Wednesday 30 April 2014

A vision for growth in IP-rich businesses

The Alliance for Intellectual Property is an organisation working across the creative industries, in the UK, via their trade bodies, to ensure intellectual property rights receive the protection they need and deserve.

On Monday 28 April, the Alliance launched its Manifesto, outlining the requirements of both Government and the Creative Industries to continue to build on the success of the sector in the UK. The Manifesto is intended to help inform political party manifestos of the importance of the Creative, Design and Branded Goods industries, in the run up to the General Election in 2015. 

Richard Mollet, Chair of the Alliance for Intellectual Property, provided some background on where IP legislation was in the UK today. Following the previous General Election, it was widely thought that the enormity of the Gowers Review and the progress of implementation of some of its recommendations by the IPO, had put to bed many of the issues surrounding IP legislation.  It came as some surprise when the Coalition Government, primarily Prime Minister David Cameron, announced a whole new review of IP legislation in the UK, to be led by Professor Ian Hargreaves.  The review sought to jettison the existing framework of IP legislation that businesses strongly rely and has led to considerable uncertainty in the market.

Susie Winter, Director General at the Alliance for Intellectual Property, noted that the Manifesto document was produced following an extensive survey of the Creative Industries and from more detailed discussions with many of those respondents.  There were several very clear messages that arose:

  • IP is very important to growth (89% of businesses felt it very important with a further 9% somewhat important)
  • Developments in technology were seen as a key growth area for over 50% of respondents
  • Over 90% of businesses felt that a stable IP framework was crucial for their business to gain investment
Set against this, there were a number of very clear messages about what the Government has been doing to support Creative Industries:

  • The UK Government has not been very effective in making the UK an attractive location for basing a business reliant on IP
  • Public enforcement bodies have not been very effective in policing IP crime
  • Current deterrents against IP infringement are not very effective. The biggest threats facing Creative Industries were piracy, copying, counterfeiting and the weakening of IP rights.

Sticking the boot in

A couple of industry representatives then gave us their view.  Rachel Dews of Hunter Boots introduced the brands she is responsible for, which from small beginnings in Scotland in 1856, now have offices in Edinburgh, London and New York.  She emphasised that it is not just loss of earnings due to IP infringement that was the problem.  Counterfeit goods threatened the perception of their products, due to poor manufacturing standards, both in the quality of the product produced and the ethical standards of production.  The UK was currently in a privileged position in terms of the number of IP-rich businesses.  She called on political parties to recognise the importance brands play in the economy and start supporting it more effectively.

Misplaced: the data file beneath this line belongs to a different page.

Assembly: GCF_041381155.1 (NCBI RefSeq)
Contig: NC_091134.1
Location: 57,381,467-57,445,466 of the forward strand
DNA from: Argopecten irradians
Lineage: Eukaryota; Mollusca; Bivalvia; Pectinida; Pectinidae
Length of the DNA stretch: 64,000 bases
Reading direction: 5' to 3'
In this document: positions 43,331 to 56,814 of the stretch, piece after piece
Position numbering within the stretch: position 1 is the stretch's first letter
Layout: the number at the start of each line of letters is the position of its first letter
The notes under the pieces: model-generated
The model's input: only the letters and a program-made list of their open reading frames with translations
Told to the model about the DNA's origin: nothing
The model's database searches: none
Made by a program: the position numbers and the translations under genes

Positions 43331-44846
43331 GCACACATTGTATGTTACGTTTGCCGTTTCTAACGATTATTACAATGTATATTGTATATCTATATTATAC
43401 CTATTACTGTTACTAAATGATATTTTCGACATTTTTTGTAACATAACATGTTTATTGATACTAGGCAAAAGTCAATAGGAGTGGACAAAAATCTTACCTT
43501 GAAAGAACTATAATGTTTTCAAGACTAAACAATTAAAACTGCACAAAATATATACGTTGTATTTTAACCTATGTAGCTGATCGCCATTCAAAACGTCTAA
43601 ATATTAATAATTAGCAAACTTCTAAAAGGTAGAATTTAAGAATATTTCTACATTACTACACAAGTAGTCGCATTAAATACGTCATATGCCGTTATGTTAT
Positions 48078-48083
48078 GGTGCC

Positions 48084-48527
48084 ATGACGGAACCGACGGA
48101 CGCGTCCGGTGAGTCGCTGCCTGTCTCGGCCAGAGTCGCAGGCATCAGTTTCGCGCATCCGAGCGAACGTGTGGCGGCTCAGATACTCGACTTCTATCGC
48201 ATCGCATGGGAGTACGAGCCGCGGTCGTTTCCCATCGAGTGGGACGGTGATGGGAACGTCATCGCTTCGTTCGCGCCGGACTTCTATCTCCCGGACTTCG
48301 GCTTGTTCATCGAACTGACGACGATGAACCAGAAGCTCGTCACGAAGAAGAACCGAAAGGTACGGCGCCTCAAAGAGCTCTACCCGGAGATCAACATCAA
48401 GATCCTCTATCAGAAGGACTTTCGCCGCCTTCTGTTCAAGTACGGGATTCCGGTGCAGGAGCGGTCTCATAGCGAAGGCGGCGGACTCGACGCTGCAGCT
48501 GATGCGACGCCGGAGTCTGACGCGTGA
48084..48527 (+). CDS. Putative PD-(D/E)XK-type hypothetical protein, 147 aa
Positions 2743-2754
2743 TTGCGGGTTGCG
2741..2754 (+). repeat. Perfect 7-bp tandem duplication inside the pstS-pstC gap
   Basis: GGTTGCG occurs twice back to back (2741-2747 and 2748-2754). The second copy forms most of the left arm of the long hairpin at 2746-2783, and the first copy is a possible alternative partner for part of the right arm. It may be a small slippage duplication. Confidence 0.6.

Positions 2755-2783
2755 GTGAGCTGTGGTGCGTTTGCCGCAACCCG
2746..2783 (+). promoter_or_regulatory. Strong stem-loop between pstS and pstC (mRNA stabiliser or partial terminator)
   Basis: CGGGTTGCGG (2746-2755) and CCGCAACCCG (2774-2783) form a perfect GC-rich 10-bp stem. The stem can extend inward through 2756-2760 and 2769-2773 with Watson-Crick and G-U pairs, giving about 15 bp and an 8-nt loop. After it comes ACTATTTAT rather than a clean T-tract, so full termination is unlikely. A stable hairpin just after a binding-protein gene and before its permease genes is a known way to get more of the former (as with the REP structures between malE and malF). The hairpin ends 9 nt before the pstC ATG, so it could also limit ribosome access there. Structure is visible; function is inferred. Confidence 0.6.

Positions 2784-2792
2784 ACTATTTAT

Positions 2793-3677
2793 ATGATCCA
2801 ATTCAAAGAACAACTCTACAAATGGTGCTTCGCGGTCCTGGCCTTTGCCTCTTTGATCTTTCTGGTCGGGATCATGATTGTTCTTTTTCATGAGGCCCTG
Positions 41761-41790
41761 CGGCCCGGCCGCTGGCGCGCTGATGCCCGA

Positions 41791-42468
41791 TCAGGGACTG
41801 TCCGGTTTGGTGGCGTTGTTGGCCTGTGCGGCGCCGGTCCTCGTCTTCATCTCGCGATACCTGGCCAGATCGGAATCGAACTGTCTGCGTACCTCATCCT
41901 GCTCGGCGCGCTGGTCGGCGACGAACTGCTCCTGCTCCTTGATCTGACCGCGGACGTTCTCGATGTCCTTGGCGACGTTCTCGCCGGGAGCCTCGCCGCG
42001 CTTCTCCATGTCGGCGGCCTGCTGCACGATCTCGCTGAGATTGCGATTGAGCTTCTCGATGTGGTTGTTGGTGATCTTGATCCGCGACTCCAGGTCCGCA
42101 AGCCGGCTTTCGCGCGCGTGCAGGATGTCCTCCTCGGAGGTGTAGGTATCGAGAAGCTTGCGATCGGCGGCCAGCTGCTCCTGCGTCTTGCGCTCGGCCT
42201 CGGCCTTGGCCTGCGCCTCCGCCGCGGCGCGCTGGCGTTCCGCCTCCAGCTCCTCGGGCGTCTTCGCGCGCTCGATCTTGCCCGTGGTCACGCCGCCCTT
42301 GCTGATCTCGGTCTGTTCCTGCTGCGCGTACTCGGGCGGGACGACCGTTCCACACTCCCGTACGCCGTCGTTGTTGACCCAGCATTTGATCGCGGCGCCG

The Alliance's IP Map of the UK

Reel investment

On a more positive note, Trevor Albery from Warner Brothers, described the key investments they have made in the UK, which had been possible under the existing IP framework.  Leavesden Studios was now attracting key business to the UK, and the purchase of IP-rich businesses by Time Warner indicates the key talent base that the UK has in the movie, games and television industries.  IP is the building block in this field and the UK’s current standing in these areas internationally is a reflection of that.   It was essential to be able to make returns on the investment in IP in order to continue further investment and retain the UK’s leading position.

Lavinia Carey, Director General of the British Video Association, discussed how the Manifesto called on industry to continue to play its part.  There are already a number of industry initiatives and licensing has been at the heart of many of them.   

Music to our ears

Licensing has seen the UK become home to the greatest number of music providers in the world, has the biggest games industry in Europe and helped launch locker services such Ultraviolet. The Content Map, launched in November 2012, has just seen a version made available in The Netherlands.  Campaigns such as Moments worth Paying For and the Real Deal have helped consumers understand the value of the content they are being asked to pay for, and had a significant effect on criminal activity in markets in the UK and overseas, respectively.